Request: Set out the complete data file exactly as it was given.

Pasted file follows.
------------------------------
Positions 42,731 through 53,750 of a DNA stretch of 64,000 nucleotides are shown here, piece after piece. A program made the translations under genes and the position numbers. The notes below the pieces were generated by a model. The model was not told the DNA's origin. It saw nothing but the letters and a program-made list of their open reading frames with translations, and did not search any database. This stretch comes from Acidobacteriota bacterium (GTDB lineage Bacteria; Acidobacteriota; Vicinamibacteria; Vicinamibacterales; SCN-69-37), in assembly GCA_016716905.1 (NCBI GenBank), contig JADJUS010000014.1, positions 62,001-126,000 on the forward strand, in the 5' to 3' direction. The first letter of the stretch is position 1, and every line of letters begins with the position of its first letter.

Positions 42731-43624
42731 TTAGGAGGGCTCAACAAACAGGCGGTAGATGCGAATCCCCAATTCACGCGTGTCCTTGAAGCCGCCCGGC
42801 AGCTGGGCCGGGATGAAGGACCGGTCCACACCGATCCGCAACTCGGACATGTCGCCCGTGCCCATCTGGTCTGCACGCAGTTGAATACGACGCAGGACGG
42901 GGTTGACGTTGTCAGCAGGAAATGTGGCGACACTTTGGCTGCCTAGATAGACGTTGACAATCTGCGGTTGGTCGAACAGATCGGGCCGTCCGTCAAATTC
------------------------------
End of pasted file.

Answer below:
Positions 42,731 through 53,750 of a DNA stretch of 64,000 nucleotides are shown here, piece after piece. A program made the translations under genes and the position numbers. The notes below the pieces were generated by a model. The model was not told the DNA's origin. It saw nothing but the letters and a program-made list of their open reading frames with translations, and did not search any database. This stretch comes from Acidobacteriota bacterium (GTDB lineage Bacteria; Acidobacteriota; Vicinamibacteria; Vicinamibacterales; SCN-69-37), in assembly GCA_016716905.1 (NCBI GenBank), contig JADJUS010000014.1, positions 62,001-126,000 on the forward strand, in the 5' to 3' direction. The first letter of the stretch is position 1, and every line of letters begins with the position of its first letter.

Positions 42731-43624
42731 TTAGGAGGGCTCAACAAACAGGCGGTAGATGCGAATCCCCAATTCACGCGTGTCCTTGAAGCCGCCCGGC
42801 AGCTGGGCCGGGATGAAGGACCGGTCCACACCGATCCGCAACTCGGACATGTCGCCCGTGCCCATCTGGTCTGCACGCAGTTGAATACGACGCAGGACGG
42901 GGTTGACGTTGTCAGCAGGAAATGTGGCGACACTTTGGCTGCCTAGATAGACGTTGACAATCTGCGGTTGGTCGAACAGATCGGGCCGTCCGTCAAATTC